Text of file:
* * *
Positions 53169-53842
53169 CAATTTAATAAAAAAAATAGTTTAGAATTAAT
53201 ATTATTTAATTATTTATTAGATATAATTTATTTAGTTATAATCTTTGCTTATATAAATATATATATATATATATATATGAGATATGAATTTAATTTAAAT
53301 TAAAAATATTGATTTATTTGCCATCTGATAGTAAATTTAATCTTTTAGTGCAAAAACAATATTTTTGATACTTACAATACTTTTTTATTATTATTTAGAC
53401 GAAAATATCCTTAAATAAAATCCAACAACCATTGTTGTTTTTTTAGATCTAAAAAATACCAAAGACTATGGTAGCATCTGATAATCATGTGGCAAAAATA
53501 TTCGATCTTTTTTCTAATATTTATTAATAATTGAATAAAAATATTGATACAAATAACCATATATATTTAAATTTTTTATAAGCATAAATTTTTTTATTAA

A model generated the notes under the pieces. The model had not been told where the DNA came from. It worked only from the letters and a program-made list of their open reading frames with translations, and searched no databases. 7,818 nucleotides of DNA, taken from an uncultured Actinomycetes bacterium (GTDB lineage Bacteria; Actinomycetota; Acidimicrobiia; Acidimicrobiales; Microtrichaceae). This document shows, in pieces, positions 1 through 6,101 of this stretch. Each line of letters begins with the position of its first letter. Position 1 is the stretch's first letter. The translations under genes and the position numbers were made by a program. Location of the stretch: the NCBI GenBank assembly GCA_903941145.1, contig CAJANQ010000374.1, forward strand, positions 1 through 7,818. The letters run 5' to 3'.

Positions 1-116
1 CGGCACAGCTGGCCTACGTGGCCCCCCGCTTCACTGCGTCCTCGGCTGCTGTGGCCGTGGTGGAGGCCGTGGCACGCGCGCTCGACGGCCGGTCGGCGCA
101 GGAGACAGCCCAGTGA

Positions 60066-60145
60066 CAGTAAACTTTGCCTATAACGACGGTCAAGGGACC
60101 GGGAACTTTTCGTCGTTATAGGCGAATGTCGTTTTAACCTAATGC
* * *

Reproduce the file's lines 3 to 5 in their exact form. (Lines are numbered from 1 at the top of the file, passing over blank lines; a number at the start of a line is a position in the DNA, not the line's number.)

53201 ATTATTTAATTATTTATTAGATATAATTTATTTAGTTATAATCTTTGCTTATATAAATATATATATATATATATATATGAGATATGAATTTAATTTAAAT
53301 TAAAAATATTGATTTATTTGCCATCTGATAGTAAATTTAATCTTTTAGTGCAAAAACAATATTTTTGATACTTACAATACTTTTTTATTATTATTTAGAC
53401 GAAAATATCCTTAAATAAAATCCAACAACCATTGTTGTTTTTTTAGATCTAAAAAATACCAAAGACTATGGTAGCATCTGATAATCATGTGGCAAAAATA